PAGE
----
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From April 8 through the 15, Andaz guests, many of whom are time-pressed business travelers, will be able to take advantage of the services of Mr. Marc Albaum, who will live at the New York City hotel as its Accountant in Residence. The certified public accountant with more than 20 years of experience will set up shop for one week in the Buttonwood Suite, the Andaz Wall Street's premier guest room, which features separate areas for working and living quarters, two 42" LCD televisions and nine-foot windows with views of the East River. Andaz Wall Street guests can reserve a free, one-hour consultation with Albaum by sending an email to email@example.com at least 72 hours prior to the desired appointment time.
While Albaum can't prepare guests' tax forms in full - appointments are only an hour, after all - his goal is "to ensure that his clients do not overlook credits and deductions, and receive the maximum refund they are entitled to." Ideally, Andaz guests who meet with Albaum will aspire to book the Buttonwood Suite on future visits to Wall Street hotel. Let's hope their refunds are equal to or greater than $3,045, the average current rate for a stay in the Buttonwood Suite.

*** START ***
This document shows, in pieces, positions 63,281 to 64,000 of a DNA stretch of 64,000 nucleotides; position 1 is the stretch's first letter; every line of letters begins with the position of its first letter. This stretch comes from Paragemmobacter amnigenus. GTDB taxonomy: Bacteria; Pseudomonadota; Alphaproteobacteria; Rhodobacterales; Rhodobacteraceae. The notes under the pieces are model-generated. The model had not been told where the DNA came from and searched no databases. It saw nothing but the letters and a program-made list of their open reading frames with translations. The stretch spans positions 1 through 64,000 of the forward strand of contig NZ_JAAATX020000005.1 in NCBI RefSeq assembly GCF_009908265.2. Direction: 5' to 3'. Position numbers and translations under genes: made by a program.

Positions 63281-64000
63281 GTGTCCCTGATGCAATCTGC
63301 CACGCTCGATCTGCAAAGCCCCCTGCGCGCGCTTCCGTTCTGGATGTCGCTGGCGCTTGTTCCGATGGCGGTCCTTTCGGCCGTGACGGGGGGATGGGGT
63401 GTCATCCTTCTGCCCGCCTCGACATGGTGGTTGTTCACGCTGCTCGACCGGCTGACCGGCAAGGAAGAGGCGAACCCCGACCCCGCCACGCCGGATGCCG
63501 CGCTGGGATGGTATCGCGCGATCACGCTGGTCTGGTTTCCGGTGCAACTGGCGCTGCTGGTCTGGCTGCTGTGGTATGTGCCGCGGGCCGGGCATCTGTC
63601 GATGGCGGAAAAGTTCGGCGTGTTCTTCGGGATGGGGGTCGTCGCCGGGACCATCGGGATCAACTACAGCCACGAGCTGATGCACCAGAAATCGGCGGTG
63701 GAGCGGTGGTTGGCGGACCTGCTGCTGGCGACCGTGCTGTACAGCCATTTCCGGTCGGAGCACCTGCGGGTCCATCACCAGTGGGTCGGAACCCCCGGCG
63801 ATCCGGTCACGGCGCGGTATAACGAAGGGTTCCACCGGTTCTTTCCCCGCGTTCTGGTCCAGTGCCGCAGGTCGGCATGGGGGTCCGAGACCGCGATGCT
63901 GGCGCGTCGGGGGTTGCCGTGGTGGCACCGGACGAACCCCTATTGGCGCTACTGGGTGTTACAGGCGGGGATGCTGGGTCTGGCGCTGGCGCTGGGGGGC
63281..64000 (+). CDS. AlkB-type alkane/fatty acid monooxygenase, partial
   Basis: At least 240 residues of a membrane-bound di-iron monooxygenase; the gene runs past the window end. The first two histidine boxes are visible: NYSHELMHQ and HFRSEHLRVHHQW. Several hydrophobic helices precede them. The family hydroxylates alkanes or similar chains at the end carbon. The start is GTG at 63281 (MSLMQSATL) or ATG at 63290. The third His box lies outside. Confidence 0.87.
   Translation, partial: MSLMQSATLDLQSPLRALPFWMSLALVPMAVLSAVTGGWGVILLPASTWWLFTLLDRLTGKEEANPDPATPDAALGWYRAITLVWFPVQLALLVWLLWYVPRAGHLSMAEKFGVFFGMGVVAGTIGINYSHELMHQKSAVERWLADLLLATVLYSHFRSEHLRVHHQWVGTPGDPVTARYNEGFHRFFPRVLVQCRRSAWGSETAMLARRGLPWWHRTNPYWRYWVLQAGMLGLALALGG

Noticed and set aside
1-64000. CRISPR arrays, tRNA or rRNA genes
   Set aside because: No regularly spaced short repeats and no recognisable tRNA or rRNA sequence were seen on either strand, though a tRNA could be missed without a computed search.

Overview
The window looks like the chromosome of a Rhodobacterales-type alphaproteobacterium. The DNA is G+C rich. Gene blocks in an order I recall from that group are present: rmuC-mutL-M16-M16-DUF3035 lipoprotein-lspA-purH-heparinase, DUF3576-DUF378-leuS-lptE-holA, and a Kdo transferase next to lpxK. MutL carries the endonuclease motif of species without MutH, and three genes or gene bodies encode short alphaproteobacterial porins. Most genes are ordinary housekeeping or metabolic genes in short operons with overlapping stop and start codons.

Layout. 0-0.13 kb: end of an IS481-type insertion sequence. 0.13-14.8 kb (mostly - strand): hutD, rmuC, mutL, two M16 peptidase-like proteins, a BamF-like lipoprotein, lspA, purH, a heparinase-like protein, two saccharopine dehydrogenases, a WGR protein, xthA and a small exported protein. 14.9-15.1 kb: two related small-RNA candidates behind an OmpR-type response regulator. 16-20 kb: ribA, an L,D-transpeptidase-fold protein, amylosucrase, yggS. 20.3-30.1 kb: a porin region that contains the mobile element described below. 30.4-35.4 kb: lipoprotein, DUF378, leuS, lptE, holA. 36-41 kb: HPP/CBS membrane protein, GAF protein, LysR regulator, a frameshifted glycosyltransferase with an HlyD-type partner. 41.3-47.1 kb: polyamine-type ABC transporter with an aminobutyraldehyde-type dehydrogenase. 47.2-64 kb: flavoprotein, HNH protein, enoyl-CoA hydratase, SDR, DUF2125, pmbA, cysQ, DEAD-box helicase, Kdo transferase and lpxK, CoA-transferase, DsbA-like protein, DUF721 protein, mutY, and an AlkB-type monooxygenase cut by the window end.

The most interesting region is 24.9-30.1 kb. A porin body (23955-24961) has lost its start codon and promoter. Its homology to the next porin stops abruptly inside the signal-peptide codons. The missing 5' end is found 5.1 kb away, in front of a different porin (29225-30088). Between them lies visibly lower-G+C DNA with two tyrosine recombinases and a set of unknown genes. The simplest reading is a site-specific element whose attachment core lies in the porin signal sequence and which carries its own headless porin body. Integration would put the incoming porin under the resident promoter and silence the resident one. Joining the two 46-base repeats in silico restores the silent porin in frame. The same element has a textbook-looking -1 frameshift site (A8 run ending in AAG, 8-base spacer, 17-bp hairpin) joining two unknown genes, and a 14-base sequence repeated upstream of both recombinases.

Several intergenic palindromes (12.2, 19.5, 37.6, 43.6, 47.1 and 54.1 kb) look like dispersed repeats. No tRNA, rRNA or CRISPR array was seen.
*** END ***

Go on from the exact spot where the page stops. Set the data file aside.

Photo Flickr/Dave Dugdale
The railroad is the oldest, commercial mass transport of the modern age, predating the car and the airplane by at least 100 years. So how can train travel be smarter in 2012?
For starters, "the train takes less time total than all the preliminaries of air travel," says Margaret King, who regularly opts to take the train to New York City, DC, and Boston from her home in Philadelphia. "I can take plenty of luggage, with no extra fees; I can easily work aboard the train; [and there are] no security hassles."
From smartphone apps to help you plan and book your travel to a new crop of high-speed trains, train services across the globe have upgraded to appeal to frustrated air travelers and entice would-be drivers from their cars. Let's take a look at all the ways traveling by train is smarter in 2012.